I like timey-wimey nonsense and all of time happening at once was just the ticket, especially as we get to see Ian McNiece as Churchill again (and, briefly, a gag about A Christmas Carol – the book – with a return from Charles Dickens). If only we could’ve seen him arriving on his personal mammoth…
It was so great to see Amy Pond kicking butt, Rory’s undying love, River Song’s being brilliant but dedicated to the Doctor, and Kovarian’s snarling insults. But the episode really belongs to Matt Smith and the Silence. Oh yes, those highly-forgettable aliens are just glorious. I love them. Totally. Their look, their sound, their movements, their concept: I. Love. The Silence. I wish they’d return (even though it would mean people moaning about the human race not killing them on sight).
And if you know me at all, you know I’m an Eleventh Doctor fan, and Matt Smith breaks your heart in this episode. You can understand the Doctor’s final hurrahs as he dots around the universe, running from the inevitable: nevertheless, there’s a gravitas and depth to his sadness. This Doctor has always been a very up-beat incarnation, and he remains as such. Yet he also portrays real weight, especially when he’s on his own again, having cast Amy and Rory away. Watch his reaction to Amy questioning what’s wrong with him. “I’m still alive.”
That’s without even mentioning his hearing about the Brigadier, a real lump-in-the-throat moment.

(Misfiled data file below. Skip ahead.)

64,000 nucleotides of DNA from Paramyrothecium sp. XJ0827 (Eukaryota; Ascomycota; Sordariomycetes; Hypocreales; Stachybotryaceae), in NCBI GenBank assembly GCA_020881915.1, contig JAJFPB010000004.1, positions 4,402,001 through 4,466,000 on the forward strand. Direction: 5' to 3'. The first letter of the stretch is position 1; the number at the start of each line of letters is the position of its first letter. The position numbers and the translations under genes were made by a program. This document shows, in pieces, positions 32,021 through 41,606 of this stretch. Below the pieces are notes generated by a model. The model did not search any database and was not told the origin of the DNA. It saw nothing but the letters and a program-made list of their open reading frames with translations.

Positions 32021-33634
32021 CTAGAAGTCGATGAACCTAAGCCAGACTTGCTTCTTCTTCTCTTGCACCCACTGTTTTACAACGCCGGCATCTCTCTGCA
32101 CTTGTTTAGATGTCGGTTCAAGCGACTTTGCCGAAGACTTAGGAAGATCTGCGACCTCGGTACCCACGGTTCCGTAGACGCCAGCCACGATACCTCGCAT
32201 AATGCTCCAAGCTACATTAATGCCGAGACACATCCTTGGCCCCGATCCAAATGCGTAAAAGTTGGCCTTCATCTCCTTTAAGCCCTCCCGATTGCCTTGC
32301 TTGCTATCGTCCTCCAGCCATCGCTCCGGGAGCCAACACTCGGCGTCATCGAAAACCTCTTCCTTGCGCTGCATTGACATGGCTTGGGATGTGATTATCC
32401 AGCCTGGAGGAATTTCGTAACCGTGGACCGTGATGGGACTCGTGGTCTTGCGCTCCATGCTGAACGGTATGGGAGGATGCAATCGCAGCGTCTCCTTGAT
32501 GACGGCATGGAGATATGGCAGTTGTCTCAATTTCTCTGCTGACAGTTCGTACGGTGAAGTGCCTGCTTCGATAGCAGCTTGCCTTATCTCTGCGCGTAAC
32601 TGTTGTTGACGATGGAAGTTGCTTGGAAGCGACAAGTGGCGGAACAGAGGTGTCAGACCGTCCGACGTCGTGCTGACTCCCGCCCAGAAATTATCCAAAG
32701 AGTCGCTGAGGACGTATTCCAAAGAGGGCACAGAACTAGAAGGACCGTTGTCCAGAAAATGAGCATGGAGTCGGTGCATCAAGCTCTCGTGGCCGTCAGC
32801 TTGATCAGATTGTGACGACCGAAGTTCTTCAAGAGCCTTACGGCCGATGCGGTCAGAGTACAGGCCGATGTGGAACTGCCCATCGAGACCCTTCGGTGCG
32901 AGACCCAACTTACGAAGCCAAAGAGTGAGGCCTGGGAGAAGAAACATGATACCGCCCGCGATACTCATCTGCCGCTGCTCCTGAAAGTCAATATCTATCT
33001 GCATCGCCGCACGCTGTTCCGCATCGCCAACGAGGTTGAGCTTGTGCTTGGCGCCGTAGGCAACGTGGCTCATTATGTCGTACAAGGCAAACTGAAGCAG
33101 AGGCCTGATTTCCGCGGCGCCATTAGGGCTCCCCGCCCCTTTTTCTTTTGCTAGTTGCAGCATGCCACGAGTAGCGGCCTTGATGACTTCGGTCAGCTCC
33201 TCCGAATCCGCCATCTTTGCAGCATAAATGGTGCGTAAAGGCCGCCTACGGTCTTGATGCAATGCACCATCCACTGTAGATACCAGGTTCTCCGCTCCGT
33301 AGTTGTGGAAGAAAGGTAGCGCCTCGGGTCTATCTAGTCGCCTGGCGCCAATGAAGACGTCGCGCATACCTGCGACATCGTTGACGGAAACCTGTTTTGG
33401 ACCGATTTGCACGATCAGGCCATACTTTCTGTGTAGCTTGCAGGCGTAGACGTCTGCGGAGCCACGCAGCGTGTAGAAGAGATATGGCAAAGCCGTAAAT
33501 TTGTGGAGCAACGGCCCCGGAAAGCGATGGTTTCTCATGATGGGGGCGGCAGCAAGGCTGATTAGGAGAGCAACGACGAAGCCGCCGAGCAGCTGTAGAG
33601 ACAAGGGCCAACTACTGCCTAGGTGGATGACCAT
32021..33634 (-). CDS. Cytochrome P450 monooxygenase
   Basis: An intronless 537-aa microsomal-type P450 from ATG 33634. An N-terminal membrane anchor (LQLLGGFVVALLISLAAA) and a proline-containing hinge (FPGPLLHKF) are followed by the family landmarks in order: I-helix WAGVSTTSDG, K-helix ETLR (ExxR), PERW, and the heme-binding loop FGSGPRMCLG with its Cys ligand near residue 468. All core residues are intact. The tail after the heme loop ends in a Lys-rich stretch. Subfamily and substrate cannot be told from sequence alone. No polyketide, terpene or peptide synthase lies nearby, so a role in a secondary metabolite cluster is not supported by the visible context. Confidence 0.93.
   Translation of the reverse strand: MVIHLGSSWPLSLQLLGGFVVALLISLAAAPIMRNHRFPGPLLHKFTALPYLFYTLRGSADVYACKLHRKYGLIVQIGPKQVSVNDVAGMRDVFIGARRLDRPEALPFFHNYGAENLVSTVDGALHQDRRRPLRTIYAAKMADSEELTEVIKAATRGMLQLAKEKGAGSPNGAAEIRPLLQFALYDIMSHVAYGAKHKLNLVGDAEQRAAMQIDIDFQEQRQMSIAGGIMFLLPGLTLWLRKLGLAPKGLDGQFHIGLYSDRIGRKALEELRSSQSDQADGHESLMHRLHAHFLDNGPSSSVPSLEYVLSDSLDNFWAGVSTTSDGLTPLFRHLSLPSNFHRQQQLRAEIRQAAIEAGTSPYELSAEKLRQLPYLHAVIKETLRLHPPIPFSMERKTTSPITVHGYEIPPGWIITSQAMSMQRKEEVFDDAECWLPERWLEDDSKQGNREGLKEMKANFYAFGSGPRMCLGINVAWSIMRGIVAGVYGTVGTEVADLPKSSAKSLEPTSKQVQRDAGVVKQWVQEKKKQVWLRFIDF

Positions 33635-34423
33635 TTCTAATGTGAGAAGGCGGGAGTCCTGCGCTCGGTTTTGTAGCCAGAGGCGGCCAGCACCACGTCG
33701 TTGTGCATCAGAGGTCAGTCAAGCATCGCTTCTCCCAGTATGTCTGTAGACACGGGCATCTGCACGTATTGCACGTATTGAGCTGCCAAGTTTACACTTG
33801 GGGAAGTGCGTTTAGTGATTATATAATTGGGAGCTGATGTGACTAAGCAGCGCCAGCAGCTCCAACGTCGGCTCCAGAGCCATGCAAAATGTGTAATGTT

Then the Doctor sheds the cloak and off he goes again with a spring in his step, free of the universe’s eyes. The Doctor is dead. Long live the Doctor.

Drew Boynton: The Doctor’s Wife

Yes, you read that correctly, but stay with me here.  In some lost region of deep space, in some strange alternate universe, SOMEWHERE out there, there is a version of The Doctor’s Wife that is two episodes. Instead of the dreadful two-parter that directly followed it upon transmission, The Rebel Flesh and The Almost People (which is the absolute low point of NuWho for me), somewhere there MUST be a version of The Doctor’s Wife that is two episodes and version of those two episodes that is just one (The Almost Flesh People?).
The Doctor’s Wife, famously written by Neil Gaiman, is so jam-packed with ideas that it just cries out for a longer run time. The Time Lords’ essences captured in glowing cubes? That could be one episode in itself! Amy and Rory trapped in a TARDIS that’s been taken over by an age-and-time altering bad guy? Another episode! The Doctor finally getting to meet the embodiment of the TARDIS itself? Another! Not to mention the Doctor building a TARDIS console from spare parts, finding a dark fairy tale-ish land in a lost corner of the universe, and meeting quirky characters that were kept alive by using parts of other aliens! How could this episode have not been given the two-parter treatment?  If there is one missed opportunity in all of NuWho to me, it is that The Doctor’s Wife was trapped in a one-episode format that didn’t allow enough room for the story to fully breathe.
Somewhere out there in a strange alternate universe (maybe on Pete and Jackie Tyler’s TV?), there is a two-part version of The Doctor’s Wife that is an absolute television masterpiece.

Thomas Spychalski: The Rebel Flesh/ The Almost People